They put the evil in Medieval
It's no secret that George R.R. Martin based many of the characters and events in "A Song of Ice and Fire," -- the series of epic fantasy novels that has become HBO's "Game of Thrones" -- on history and on the historical fiction he loves. But viewers and readers might be excused for assuming that Martin exaggerated the vicious skullduggery in the historical record for the sake of drama. Incest, child murder, impromptu executions of allies, regicide, rampant fornication, recreational torture and countless other vices abound in Martin's Westeros, after all. Could the real-life counterparts of his characters have been quite so very, very bad?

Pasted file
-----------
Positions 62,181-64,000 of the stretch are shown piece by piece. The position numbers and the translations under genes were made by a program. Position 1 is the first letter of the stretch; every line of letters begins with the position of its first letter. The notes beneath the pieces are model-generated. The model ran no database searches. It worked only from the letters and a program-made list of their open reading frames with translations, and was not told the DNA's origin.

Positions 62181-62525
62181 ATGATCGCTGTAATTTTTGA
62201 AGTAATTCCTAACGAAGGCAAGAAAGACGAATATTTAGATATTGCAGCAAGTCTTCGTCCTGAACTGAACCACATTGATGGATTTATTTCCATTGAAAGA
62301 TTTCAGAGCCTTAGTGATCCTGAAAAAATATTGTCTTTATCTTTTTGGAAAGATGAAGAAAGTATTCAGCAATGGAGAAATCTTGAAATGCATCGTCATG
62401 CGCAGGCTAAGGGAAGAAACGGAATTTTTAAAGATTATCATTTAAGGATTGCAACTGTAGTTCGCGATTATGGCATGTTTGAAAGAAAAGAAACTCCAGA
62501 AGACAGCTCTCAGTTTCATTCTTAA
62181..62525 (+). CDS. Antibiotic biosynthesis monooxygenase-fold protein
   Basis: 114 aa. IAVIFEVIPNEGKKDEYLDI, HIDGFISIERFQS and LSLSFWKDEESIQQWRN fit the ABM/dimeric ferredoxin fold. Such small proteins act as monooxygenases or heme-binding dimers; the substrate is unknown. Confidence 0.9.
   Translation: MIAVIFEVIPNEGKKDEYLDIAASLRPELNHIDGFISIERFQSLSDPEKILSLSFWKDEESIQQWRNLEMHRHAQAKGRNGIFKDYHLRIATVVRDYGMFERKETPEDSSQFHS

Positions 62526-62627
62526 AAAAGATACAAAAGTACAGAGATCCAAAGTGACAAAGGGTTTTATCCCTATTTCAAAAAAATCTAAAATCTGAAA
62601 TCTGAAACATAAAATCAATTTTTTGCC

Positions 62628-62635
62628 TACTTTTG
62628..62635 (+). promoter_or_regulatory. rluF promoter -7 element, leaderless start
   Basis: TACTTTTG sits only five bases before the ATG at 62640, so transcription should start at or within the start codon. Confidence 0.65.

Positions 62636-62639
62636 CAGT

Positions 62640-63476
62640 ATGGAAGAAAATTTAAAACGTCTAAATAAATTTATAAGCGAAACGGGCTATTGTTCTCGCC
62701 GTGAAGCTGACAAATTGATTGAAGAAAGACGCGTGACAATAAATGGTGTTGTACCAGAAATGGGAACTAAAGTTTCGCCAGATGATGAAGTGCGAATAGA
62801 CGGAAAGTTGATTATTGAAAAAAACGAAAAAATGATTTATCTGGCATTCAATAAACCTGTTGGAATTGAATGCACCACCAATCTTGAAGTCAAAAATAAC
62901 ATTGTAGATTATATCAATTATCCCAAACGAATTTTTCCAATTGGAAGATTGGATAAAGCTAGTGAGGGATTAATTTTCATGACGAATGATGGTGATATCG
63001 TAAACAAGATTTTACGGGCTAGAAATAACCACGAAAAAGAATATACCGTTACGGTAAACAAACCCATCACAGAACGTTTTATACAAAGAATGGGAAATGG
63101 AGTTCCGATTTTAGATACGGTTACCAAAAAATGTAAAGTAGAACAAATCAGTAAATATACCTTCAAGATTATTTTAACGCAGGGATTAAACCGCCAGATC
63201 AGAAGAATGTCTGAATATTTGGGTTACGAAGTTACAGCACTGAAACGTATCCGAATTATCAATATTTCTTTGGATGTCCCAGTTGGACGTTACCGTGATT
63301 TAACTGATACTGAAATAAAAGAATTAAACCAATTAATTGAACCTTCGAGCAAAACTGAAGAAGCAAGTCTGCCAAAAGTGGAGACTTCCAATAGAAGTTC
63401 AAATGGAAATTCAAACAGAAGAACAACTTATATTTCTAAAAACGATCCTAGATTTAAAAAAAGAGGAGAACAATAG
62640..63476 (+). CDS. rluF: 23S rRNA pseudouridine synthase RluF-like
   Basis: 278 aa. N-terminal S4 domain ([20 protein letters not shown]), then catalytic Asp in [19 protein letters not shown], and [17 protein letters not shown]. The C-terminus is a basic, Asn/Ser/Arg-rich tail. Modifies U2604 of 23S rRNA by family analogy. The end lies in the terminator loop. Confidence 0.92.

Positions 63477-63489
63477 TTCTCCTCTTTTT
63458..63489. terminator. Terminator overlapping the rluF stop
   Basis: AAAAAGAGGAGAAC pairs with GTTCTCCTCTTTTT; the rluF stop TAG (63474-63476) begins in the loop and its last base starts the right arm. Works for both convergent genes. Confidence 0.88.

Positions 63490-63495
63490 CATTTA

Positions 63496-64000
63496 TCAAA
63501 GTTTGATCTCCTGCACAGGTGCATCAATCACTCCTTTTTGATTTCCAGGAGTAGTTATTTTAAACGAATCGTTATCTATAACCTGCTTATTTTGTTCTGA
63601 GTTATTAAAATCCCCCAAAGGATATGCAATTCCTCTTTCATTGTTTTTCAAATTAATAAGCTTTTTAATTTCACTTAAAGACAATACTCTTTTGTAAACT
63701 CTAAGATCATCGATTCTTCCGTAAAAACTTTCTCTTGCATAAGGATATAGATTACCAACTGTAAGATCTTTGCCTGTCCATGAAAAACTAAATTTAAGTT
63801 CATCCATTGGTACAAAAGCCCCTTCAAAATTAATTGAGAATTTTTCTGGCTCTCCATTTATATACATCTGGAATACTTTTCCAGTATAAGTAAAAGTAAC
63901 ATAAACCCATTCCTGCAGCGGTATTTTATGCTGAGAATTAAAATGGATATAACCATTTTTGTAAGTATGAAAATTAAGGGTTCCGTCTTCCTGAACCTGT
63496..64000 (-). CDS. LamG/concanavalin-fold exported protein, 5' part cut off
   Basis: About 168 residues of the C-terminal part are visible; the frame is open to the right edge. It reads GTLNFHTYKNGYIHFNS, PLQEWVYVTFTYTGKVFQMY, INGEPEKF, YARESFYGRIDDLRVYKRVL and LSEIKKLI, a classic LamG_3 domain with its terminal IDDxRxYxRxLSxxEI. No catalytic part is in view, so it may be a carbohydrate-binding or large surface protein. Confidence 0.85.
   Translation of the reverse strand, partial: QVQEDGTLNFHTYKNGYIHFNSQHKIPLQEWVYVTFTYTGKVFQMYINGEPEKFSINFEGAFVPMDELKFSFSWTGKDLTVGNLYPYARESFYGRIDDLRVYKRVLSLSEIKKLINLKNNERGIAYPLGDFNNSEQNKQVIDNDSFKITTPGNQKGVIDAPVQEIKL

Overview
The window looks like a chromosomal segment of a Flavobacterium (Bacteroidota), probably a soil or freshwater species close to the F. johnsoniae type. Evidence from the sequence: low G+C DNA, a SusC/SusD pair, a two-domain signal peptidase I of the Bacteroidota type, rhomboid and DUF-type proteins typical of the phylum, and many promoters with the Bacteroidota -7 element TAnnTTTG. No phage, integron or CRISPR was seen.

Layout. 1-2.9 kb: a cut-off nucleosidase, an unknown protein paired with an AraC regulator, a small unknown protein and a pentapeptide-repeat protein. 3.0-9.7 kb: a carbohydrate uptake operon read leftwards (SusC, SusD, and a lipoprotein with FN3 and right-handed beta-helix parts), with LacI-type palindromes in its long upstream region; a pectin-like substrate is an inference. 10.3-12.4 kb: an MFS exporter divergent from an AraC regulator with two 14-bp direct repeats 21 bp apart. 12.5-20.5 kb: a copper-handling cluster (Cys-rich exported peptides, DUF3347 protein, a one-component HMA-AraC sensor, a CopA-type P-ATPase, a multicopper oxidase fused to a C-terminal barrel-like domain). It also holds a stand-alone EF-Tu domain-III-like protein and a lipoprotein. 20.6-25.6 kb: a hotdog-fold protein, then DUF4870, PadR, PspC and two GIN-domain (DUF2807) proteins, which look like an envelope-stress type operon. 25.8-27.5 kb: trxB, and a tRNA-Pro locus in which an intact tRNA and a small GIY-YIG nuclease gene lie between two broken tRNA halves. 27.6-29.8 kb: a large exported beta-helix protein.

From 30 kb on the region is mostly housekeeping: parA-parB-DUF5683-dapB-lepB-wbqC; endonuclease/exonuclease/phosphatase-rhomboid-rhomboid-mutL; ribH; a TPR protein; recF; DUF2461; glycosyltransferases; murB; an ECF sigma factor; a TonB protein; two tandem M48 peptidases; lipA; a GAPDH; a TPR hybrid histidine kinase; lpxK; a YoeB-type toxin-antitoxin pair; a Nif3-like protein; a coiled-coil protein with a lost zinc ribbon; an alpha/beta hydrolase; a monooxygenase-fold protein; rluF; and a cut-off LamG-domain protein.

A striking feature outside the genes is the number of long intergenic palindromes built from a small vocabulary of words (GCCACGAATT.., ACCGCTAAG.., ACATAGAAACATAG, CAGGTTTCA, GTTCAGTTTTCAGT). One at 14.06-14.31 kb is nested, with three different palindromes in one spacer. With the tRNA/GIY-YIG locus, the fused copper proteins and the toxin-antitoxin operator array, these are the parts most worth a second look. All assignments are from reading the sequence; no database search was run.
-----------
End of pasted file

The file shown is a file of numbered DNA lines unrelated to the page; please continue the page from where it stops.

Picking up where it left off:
They were. If anything, Martin downplays the ruthless bloodthirstiness of the Middle Ages and the people who ruled them. When Ving Rhames says "I'ma get medieval on your ass" in "Pulp Fiction," he's offering a truly terrifying threat. Make no mistake: Beneath the fairy-tale trappings -- velvet robes and golden crowns, stately castles and the lofty rhetoric of chivalry -- most rulers in the Middle Ages were essentially warlords. Herewith, a few of the worst, and some of their dastardly deeds.